The governor, a Democrat, thematically built his speech around recent events: Superstorm Sandy, which ravaged downstate communities, and shootings in Newtown, Conn. and Webster, a Rochester suburb.
In a wide-ranging presentation that will set the state’s governmental agenda for the coming year, Gov. Andrew Cuomo proposed broadening the definition of banned assault weapons, offering merit pay for teachers and a longer school day, raising the minimum wage to $8.75 and adding three casinos in Upstate New York.
“We saw New York at its worst, but we also saw New York at its best,” the governor said. “We can accomplish anything we want when we work together, so let us begin.”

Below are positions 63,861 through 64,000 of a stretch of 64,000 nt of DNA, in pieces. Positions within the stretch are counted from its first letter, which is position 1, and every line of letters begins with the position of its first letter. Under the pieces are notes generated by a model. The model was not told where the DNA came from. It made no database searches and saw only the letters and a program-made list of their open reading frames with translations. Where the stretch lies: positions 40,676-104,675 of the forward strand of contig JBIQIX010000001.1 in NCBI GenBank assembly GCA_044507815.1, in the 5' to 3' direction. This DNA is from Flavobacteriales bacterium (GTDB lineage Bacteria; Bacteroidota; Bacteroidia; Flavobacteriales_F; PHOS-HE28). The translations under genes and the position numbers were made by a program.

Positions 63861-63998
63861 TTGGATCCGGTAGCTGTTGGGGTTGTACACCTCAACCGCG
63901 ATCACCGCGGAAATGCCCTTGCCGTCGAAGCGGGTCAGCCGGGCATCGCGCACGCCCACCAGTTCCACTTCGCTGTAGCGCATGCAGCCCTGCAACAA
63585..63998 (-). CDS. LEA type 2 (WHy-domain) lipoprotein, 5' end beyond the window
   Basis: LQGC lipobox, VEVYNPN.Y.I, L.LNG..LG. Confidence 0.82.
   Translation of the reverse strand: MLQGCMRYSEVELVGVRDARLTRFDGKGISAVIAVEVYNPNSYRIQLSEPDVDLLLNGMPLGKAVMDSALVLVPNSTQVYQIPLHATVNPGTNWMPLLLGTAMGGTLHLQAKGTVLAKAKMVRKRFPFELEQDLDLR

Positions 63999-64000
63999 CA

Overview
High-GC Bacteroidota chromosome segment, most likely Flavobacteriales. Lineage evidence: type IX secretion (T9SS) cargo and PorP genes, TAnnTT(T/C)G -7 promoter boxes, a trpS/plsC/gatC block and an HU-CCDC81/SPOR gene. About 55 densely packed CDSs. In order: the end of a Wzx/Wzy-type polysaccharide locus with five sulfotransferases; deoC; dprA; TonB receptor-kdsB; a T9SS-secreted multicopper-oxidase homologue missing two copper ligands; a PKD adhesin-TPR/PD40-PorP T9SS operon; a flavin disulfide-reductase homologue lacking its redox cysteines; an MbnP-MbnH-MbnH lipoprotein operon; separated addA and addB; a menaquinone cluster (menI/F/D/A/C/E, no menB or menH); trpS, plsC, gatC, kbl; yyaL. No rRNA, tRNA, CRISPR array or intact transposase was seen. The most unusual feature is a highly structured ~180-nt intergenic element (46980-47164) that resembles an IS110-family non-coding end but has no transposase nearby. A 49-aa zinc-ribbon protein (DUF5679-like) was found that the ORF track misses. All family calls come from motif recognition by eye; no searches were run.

But the governor started his speech — which started roughly 50 minutes after its scheduled time, lasted over an hour and was accompanied by a PowerPoint presentation of dozens of slides — by addressing the economy.
He said the government needed to focus on “tech-transfer,” where innovations from laboratories, often rooted in universities, are translated into manufacturing. The governor proposed a system of “hot spots,” which have echoes of the defunct and oft-derided Empire Zones program, which would be business incubators in which companies would be freed from business, property and sales taxes.
The governor said he would start coordinating the state’s marketing funding among counties, and hold a whitewater rafting competition.
“We have the assets, we just need the marketing,” he said.
Cuomo proposed three casinos to be located “upstate,” and hoped they would be “magnets” for people from New York City and Long Island to come north.
“We’re losing revenues every day because people are going to those casinos” in other states, Cuomo said. “We have to get them there. I believe casinos in upstate New York would be a great magnet to bring the New York City traffic up.” POST